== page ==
Hourglass by Myra McEntire
Published: 06.14.2011 (Egmont)
Pages: 397 (Hardcover)
Series: Hourglass (1)
Rating: 5 of 5 stars
Further info: Goodreads | Amazon
For seventeen-year-old Emerson Cole, life is about seeing what isn’t there: swooning Southern Belles; soldiers long forgotten; a haunting jazz trio that vanishes in an instant. Plagued by phantoms since her parents’ death, she just wants the apparitions to stop so she can be normal. She’s tried everything, but the visions keep coming back.
So when her well-meaning brother brings in a consultant from a secretive organization called the Hourglass, Emerson’s willing to try one last cure. But meeting Michael Weaver may not only change her future, it may change her past.
Who is this dark, mysterious, sympathetic guy, barely older than Emerson herself, who seems to believe every crazy word she says? Why does an electric charge seem to run through the room whenever he’s around? And why is he so insistent that he needs her help to prevent a death that never should have happened?
I'm just going to say it and get it out of the way: I loved this book. It gets 5 stars, of 5. Which over the last couple years, hasn't happened very often. As my reading tastes have changed, 4 and 5 stars is harder to gain. But this book was...fantastic. Start to finish. I opened it and fell into the story immediately, and closed it on the last page only regretting I'd read it THIS soon and the sequel is not even titled yet, let alone publishing any time soon.
Emerson Cole is one of the most refreshing lead female characters that I have come across in a long, long time. All too often the trend in books tends to be heroines who have no faith in themselves, and in their abilities (whether said ability is supernatural, or simply doing well in school.) If there is one thing I cannot stand, it's a female with no sense of self worth. Emerson definitely did not fall into that category. She had moments where she doubted herself, moments where she struggled to retain her grip on reality, and moments of self-doubt. But she was also real. And she had confidence. I could go on and on about how much I love her, and can't wait to see more of her!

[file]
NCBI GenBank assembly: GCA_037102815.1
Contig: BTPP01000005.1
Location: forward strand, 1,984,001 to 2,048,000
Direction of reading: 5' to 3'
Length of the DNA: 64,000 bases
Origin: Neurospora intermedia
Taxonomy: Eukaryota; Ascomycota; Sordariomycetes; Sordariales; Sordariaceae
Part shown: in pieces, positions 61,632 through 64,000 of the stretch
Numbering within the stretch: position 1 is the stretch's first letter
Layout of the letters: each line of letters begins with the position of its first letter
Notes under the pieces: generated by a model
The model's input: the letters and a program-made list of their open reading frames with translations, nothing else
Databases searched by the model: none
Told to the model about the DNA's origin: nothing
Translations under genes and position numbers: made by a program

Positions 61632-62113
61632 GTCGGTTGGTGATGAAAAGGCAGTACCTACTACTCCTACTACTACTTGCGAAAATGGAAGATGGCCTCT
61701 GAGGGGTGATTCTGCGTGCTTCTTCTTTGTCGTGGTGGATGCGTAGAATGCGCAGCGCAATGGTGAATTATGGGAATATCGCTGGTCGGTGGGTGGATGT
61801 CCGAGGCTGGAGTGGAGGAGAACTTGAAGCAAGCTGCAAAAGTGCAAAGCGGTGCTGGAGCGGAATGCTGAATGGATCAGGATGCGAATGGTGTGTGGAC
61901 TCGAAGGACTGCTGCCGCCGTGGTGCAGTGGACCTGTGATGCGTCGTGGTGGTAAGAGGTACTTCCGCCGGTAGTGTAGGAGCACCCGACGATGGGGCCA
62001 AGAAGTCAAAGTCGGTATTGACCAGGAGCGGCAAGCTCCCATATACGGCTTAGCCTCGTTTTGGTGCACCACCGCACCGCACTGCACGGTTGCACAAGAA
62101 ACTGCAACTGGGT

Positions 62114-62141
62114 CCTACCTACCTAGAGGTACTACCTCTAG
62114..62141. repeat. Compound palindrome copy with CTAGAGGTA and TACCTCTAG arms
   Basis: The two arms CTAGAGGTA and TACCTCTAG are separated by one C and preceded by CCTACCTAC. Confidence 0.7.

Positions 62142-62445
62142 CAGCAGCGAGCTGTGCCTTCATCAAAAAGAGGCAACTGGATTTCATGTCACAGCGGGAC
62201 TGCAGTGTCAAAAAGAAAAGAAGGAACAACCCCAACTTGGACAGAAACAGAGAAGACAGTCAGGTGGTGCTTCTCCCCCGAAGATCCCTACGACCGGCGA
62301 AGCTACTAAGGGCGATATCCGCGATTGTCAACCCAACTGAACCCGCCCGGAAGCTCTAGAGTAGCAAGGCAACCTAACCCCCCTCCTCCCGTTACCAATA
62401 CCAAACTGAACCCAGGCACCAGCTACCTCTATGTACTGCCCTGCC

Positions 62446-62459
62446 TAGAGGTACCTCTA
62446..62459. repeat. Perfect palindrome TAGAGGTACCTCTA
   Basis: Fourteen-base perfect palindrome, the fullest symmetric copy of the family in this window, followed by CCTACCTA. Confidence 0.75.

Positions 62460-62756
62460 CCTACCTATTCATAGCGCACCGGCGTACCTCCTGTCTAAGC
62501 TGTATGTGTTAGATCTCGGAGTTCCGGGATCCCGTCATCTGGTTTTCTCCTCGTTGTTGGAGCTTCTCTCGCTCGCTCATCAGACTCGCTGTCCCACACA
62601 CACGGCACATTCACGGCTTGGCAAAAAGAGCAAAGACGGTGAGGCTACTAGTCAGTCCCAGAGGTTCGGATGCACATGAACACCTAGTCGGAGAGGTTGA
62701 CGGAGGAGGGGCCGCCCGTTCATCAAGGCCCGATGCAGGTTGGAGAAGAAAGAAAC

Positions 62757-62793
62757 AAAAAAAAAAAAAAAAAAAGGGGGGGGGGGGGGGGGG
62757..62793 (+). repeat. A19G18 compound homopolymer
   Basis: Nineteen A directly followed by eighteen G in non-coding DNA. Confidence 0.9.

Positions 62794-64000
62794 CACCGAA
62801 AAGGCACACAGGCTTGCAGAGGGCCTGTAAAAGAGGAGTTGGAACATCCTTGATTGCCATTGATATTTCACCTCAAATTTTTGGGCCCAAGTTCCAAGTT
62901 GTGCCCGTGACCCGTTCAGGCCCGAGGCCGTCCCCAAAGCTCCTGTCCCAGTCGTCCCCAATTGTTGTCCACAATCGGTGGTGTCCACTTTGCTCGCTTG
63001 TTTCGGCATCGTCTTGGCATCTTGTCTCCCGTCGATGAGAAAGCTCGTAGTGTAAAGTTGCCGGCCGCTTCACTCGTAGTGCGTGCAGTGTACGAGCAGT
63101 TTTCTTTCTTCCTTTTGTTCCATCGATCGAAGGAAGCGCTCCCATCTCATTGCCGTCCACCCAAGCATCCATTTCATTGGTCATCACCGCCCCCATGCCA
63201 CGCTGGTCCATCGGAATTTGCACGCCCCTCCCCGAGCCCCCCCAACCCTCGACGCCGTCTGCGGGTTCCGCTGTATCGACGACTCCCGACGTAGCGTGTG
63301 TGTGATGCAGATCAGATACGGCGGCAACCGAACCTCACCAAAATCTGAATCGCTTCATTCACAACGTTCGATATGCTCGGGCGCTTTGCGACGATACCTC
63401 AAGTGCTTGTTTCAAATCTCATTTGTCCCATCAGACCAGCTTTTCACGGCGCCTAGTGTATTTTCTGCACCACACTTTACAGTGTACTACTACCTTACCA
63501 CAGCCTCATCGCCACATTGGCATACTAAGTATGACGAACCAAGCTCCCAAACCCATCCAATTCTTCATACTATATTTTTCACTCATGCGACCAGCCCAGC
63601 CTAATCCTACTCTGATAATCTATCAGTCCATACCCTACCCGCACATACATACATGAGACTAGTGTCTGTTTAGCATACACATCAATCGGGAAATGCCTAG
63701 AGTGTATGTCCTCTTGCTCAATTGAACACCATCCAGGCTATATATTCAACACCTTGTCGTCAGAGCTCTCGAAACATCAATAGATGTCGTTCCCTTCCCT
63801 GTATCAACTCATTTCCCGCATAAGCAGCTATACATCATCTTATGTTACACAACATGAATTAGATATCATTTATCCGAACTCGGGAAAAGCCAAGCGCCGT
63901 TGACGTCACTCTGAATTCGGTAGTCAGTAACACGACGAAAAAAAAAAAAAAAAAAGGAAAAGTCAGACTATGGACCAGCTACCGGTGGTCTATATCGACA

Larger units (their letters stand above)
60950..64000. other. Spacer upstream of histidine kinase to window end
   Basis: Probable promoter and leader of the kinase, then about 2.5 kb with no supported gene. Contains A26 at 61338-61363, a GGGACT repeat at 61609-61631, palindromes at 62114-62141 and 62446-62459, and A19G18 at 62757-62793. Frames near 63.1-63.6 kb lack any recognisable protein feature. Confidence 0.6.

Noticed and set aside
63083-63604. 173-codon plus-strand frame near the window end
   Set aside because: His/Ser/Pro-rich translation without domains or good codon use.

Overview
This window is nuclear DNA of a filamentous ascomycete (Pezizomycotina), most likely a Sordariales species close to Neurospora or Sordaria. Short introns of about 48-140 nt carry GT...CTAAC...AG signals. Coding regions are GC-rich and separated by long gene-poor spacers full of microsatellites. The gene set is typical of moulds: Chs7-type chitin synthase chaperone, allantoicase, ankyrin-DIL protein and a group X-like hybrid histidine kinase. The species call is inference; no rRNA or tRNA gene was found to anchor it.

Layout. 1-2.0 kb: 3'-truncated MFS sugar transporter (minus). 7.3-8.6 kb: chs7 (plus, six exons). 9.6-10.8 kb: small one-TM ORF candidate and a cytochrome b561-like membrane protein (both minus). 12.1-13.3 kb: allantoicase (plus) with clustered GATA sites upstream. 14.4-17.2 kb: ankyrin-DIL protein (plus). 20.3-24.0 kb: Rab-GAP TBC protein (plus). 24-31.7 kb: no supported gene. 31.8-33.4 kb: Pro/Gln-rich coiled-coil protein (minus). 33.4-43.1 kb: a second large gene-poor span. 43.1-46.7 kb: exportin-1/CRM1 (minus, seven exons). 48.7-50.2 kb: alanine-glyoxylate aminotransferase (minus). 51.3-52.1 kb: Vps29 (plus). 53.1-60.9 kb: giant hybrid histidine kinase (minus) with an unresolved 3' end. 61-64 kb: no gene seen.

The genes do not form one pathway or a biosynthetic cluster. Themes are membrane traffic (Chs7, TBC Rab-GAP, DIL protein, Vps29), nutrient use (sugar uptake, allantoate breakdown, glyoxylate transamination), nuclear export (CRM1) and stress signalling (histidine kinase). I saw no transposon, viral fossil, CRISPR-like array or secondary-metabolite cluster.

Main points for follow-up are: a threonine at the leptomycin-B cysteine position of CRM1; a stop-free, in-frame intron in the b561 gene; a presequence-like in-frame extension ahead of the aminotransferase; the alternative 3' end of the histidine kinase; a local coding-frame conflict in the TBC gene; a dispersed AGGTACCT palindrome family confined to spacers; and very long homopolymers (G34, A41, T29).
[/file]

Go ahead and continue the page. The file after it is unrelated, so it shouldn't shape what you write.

Myra McEntire has created a stunning, yet believable premise with her debut novel, Hourglass. Shaken by her ability (curse?) to see what she thinks are ghosts from the past, Emerson Cole is dubious when Michael Weaver - who is only a few years older than her - approaches her via her brother offering to help her learn to deal with what she is saying. Even more shocking than her instant connection to him: she isn't seeing ghosts. What she IS seeing, and Michael's involvement, sets the tone for the rest of the novel. Watching Emerson and Michael get to know one another was fascinating, as was understanding their bond. Too many authors pull out the "love at first sight" card, but what I liked SO much about these two is that they were "intense interest" at first sight, which grew and was explored over the course of the book. They didn't rush into one another's arms - if anything, they both resist their attraction, with good reason, and the tension between Emerson and Michael only made Hourglass all that more enjoyable.
I just cannot get over Myra's mythos. The supernatural is definitely here, it's a prevalent theme, and Emerson's skepticism made it all the more genuine feeling, along with a fantastic cast of supporting characters. For me, Michael's best friend, Kaleb was as interesting and alluring as Michael, if not so, in a couple ways. I absolutely want to know more about the delicious Kaleb, and others, and I really hope Myra further explores the interactions and camaraderie between the group at Renegade House. I feel like each of them has a story to tell, even Ava, who serves as a troubled foil for Emerson.
I want to say so much more, but I don't want to spoil anything for anyone. (I'd LOVE to discuss in the comments though! Hint, hint!) All I really can say is that this book...is one you need to read if you are a fan of YA, sci/fi-fantasy, and the paranormal. The pacing is great - moves along quickly without leaving you behind. The characters are fleshed out and believable. The romance is subtle and genuine, but still left me a little breathless.
Hourglass just might be my favorite book of 2011 so far.
"Most of what I say is complete truth. My edit button is broken."- Emerson